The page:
We have also decided to create the largest repository of use cases (either for banks, regulators, or government) in the world because while businesses can still get funding, where will they deploy their solutions or get a market for the technologies they’re building?
Hence, this market access is nothing but the use cases which companies like Bharti AXA, HDFC Bank, ICICI Lombard, Angel Broking, and ICICI Bank have put forward for startups in Fintech Valley Vizag.
YS: This use case repository as a strategy seems to be your differentiator. Can you tell us about it?
Chowdary: We have roped in KPMG as a knowledge partner, which went to different banks to understand their pain points and derived use cases out of them.
Banks will also feel benefited that they are getting to engage with the real startups through just this collaboration.
So we are asking startups globally to pick up one use case from this repository, build the solution here, and as Fintech Valley Vizag, we will give you $1 million worth of business and access to market, through a proof of concept (POC). We call it the ‘$1 million global fintech award challenge’.
YS: But the regulators and big financial institutions are in Mumbai, Maharashtra. How do you plan to take the attention from there?
Chowdary: See, banking is a small part of fintech. And how does it matter, when the entire world is working on telecommunications with their customer being as far as 10,000 miles away? And Mumbai is even closer. The pace at which technology is running, people are sitting in their homes and running companies.
YS: What are your views on your neighbouring state of Telangana, creating noise about its startup initiatives and T-Hub?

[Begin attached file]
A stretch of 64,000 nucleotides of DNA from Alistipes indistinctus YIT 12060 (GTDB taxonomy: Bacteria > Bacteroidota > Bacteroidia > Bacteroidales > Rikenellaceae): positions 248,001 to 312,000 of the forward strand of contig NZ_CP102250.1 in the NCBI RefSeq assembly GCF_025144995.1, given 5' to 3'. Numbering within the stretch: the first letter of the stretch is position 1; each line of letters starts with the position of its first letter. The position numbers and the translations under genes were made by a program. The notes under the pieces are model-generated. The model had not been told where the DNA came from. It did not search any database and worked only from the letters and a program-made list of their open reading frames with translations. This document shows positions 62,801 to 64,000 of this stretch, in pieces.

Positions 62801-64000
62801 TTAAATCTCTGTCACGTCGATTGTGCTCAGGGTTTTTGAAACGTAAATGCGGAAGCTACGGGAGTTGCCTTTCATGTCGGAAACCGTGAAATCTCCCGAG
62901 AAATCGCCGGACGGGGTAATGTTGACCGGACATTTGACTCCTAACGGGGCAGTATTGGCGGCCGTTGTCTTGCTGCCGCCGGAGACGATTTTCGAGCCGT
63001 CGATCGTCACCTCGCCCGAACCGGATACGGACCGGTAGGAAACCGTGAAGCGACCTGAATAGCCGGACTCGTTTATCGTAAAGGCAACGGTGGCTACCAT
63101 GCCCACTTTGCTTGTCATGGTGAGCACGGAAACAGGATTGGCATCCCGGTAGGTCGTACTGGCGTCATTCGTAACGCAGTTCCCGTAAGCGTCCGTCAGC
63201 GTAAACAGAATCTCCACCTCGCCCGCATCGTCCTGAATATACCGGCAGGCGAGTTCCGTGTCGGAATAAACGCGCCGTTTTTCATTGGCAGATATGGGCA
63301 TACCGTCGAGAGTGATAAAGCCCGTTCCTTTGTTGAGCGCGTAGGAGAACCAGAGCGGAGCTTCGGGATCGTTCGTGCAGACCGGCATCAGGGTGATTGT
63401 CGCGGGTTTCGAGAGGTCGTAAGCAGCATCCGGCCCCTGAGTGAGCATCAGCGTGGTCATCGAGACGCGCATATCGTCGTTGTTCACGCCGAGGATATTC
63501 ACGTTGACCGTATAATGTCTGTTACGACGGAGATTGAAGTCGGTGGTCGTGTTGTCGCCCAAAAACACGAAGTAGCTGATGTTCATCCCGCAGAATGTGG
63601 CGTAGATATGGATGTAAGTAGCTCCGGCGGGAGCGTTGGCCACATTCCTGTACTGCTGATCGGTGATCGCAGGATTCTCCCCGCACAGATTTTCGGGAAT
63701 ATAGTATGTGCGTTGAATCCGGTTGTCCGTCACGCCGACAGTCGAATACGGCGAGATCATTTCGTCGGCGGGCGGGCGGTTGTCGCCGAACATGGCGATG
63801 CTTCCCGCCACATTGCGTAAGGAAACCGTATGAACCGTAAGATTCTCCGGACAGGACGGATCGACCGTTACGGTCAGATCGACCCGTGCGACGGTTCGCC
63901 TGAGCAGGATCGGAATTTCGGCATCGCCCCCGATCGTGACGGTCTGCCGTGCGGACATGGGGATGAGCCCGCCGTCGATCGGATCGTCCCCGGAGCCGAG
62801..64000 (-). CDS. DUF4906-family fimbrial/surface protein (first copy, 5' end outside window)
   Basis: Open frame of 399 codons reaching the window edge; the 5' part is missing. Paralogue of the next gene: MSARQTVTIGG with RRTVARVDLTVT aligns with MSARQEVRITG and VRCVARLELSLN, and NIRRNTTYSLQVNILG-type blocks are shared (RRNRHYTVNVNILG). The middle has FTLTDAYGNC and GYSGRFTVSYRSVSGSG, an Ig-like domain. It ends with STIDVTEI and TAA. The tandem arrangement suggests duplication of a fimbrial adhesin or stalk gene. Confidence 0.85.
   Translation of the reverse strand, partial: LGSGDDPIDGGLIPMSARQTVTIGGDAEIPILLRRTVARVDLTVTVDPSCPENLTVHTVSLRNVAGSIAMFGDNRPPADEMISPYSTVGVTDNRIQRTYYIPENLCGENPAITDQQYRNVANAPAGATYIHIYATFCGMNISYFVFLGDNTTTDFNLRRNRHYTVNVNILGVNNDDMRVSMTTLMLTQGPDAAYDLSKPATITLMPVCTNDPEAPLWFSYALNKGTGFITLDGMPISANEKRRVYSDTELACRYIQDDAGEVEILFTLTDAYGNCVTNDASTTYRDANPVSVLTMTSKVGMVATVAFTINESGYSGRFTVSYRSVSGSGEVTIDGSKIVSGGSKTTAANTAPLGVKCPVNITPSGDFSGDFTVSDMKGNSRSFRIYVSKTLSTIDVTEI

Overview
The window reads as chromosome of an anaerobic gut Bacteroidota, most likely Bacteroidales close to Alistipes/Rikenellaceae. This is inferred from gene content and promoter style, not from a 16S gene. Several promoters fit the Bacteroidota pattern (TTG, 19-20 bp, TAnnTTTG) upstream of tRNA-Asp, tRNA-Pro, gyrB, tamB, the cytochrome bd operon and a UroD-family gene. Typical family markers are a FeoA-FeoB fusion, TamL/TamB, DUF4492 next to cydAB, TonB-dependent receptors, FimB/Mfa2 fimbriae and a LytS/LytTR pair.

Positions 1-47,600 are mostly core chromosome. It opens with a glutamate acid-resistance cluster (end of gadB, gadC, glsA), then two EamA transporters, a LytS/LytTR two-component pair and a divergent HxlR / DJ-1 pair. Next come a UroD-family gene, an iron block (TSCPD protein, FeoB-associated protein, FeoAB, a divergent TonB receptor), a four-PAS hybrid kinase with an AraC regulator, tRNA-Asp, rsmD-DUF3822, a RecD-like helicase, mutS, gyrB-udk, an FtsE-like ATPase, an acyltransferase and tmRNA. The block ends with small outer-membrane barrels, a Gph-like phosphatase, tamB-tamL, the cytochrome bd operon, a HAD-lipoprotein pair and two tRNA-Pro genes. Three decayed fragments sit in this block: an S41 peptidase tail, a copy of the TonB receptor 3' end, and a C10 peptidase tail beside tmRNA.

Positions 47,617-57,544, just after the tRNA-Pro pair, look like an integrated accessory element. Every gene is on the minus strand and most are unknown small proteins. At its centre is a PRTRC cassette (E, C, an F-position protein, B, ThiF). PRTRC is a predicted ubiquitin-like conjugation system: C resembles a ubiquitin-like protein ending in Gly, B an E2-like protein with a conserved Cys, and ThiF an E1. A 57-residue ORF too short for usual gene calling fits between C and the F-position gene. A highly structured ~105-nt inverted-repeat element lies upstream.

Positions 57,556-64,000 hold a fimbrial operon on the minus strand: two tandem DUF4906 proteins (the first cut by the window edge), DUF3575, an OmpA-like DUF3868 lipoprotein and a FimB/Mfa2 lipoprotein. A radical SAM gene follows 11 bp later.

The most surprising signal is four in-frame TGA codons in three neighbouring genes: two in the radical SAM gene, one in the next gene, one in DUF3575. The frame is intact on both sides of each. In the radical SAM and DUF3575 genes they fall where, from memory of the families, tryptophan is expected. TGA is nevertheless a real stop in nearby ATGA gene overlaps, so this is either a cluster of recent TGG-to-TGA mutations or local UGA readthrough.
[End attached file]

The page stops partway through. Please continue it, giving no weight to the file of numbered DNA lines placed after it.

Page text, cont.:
Chowdary: What all of us are trying to do is create our unique USPs, and I want to focus on creating ours.
Chowdary took us through how the state government wants to close in on their vision of putting Visakhapatnam on the global map.
He said, “Our aim is to create a culture like Silicon Valley, where we will be hosting events and VCs will be coming, use case providers will be giving presentations. Otherwise, it will be very difficult for these startups to approach customers. Rather than calling for these startups, we want to create an ecosystem which attracts them.”
Further, the government is even partnering with universities to create unique fintech courses to address the base skill set.
(These include GITAM University, Noble Institute of Technology, Anantha Lakshmi Institute of Technology and Sciences, Lankapalli Bullayya College, Gayatri Vidya Parishad, and PVKK Institute of Technology)
At present, the Fintech Valley initiative has close to 50 individual mentors, with the government signing four MoUs with investors, and nine in total, on Thursday.
These included with learning company Pearson for developing financial technology curriculums; Paradigm IT for knowledge sharing and insights; LATTICE80 for joint fintech programmes; HackerEarth for creating the necessary developer ecosystem; F6S for investments and market access; Zone Startups for acceleration; and investors Anthill, Hyderabad Angels, and Forum Synergies for investments.
Fintech Valley has also tied up with Singapore’s central bank and financial regulatory body, Monetary Authority of Singapore.
Every quarter, the Fintech Valley plans to host an event to attract newer startups, which takes the count to four domestic events, along with two additional conferences of international stature.